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15 Jan, 2024 13:42

AI doing British politicians’ jobs – minister

With officials relying on the technology to read reports, the government may as well “let the robots run the country,” opposition MP Sarah Olney has declared
AI doing British politicians’ jobs – minister

Members of the British government have outsourced their traditional job of reading policy papers and reports to an experimental artificial intelligence, Conservative MP Alex Burghart told a conference in London on Thursday. As well as reducing his workload, Burghart said that AI could put thousands of civil servants out of work.

All of the papers and reports that land on Burghart’s desk are filtered through an “AI red box,” the parliamentary secretary with responsibility for implementation of the tech told an event organized by the Centre for Policy Studies.

“What it does is it can read documents that go into your red box, it can summarize them, it can highlight connections between papers, connections between previous papers,” he said, according to a Daily Mail writeup on the conference.

“And over time, as we fine-tune this model, it will become, I believe, the institutional memory of the department,” he predicted. 

It is unclear how capable AI is of digesting complex policy issues. Another platform developed by the government to interact with the public – similar to ChatGPT – failed miserably, giving false information around a fifth of the time and inexplicably responding to certain questions in French, according to the minister. Burghart did not say whether the “AI red box” shares any of its code with the failed chatbot.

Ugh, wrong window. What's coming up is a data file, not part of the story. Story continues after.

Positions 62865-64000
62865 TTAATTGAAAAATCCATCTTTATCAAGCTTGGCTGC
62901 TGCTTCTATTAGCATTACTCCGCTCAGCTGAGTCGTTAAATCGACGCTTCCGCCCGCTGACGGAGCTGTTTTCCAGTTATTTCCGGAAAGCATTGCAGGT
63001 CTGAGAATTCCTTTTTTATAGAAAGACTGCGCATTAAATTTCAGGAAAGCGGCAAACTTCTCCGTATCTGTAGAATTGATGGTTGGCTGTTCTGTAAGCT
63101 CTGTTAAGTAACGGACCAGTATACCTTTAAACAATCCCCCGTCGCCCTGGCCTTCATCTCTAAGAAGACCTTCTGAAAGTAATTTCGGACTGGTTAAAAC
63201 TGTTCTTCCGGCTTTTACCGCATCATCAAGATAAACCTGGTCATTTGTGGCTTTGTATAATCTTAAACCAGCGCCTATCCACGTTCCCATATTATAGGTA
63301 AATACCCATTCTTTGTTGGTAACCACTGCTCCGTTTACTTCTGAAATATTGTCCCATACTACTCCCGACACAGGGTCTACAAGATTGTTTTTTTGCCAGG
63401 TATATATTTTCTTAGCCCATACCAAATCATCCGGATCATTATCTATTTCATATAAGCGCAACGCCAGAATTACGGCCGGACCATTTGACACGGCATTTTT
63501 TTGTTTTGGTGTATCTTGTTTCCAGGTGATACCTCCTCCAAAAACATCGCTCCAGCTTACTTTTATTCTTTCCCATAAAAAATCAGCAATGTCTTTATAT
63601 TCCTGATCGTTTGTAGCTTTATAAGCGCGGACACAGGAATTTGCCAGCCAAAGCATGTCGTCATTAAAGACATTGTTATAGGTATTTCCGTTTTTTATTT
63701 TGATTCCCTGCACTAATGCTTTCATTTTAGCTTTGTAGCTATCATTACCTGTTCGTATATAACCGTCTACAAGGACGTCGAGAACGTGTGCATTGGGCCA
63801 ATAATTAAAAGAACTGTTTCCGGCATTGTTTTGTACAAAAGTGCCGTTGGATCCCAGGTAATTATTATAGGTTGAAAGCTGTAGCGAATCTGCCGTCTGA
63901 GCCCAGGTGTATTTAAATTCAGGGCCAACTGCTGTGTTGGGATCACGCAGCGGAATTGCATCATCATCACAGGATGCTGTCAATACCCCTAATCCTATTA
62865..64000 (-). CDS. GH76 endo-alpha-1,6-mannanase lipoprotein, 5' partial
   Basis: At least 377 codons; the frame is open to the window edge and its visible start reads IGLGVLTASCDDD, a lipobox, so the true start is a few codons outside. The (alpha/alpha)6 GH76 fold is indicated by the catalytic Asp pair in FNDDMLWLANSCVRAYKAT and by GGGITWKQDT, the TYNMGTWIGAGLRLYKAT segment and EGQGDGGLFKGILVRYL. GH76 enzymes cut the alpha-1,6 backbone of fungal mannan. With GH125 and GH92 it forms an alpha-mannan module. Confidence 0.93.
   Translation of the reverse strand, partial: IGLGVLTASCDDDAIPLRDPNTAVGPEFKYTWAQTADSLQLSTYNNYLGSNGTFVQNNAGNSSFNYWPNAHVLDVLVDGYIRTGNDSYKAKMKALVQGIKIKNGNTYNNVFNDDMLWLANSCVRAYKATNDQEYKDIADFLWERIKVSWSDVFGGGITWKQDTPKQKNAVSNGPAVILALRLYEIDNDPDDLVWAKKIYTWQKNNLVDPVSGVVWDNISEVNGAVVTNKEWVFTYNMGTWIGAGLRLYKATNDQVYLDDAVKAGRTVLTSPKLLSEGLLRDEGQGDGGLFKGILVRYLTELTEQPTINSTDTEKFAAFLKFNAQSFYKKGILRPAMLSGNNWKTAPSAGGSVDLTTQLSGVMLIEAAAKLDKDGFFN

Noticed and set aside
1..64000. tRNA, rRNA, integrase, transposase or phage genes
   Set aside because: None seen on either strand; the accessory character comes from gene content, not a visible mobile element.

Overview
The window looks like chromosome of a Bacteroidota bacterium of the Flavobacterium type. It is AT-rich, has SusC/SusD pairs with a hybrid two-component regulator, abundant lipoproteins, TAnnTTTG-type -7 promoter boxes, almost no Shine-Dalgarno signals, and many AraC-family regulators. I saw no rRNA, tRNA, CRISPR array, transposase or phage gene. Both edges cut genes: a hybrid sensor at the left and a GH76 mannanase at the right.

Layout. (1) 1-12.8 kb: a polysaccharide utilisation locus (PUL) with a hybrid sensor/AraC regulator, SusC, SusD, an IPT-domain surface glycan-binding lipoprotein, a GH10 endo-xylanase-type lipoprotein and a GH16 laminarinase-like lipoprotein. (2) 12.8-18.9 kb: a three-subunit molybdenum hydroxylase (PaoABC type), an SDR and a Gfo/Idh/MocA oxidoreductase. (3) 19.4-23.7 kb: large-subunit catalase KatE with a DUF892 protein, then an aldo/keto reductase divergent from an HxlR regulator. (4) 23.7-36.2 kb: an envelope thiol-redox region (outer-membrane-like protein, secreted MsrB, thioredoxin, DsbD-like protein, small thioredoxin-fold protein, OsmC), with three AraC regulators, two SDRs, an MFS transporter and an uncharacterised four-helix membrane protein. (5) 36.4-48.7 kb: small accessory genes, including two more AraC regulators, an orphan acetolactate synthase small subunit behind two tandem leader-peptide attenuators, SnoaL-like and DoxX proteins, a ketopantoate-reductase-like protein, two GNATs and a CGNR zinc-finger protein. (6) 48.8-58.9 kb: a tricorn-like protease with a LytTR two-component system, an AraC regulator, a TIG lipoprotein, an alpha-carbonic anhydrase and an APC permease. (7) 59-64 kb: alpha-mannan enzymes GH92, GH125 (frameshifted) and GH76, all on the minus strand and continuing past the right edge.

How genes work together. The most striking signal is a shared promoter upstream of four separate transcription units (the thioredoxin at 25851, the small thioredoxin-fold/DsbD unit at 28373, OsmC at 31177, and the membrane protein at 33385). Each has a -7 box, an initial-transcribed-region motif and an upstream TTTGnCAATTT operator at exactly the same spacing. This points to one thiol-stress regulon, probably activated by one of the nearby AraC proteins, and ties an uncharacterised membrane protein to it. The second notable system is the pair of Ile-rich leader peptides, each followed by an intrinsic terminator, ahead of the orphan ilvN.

The minister said that he still manually checks all of the papers fed through the red box. “You get the summaries, you get the long reports, but my private office is still reading the long reports and so am I,” he said. “It will be a question for ministers how they prioritize their time with the summaries they get and how reliable they think the summaries are.”

Burghart said that another unnamed minister and a senior civil servant, Alex Chisolm, are both using the same system to lighten their workloads, and that he aims to secure funding in the spring to roll the technology out across the entire government. 

Liberal Democrat MP Sarah Olney ridiculed the idea. “MPs and Ministers spending time to look over casework and policy is their bread and butter,” she told the Daily Mail. “If they can't be bothered to read things for themselves, we may as well let the robots run the country.”

While the advent of AI might make Burghart’s job easier, others could find themselves made redundant. The minister told the conference that AI could take over “thousands” of fraud-detection jobs in the civil service, leading to “a future in which you have a smaller civil service than you have today.” 

In a blog post published on Sunday, International Monetary Fund chief Kristalina Georgieva warned that AI could eventually replace around 40% of jobs globally. Governments should “proactively address” the technology and set up social safety nets to counter this problem, Georgieva wrote. 



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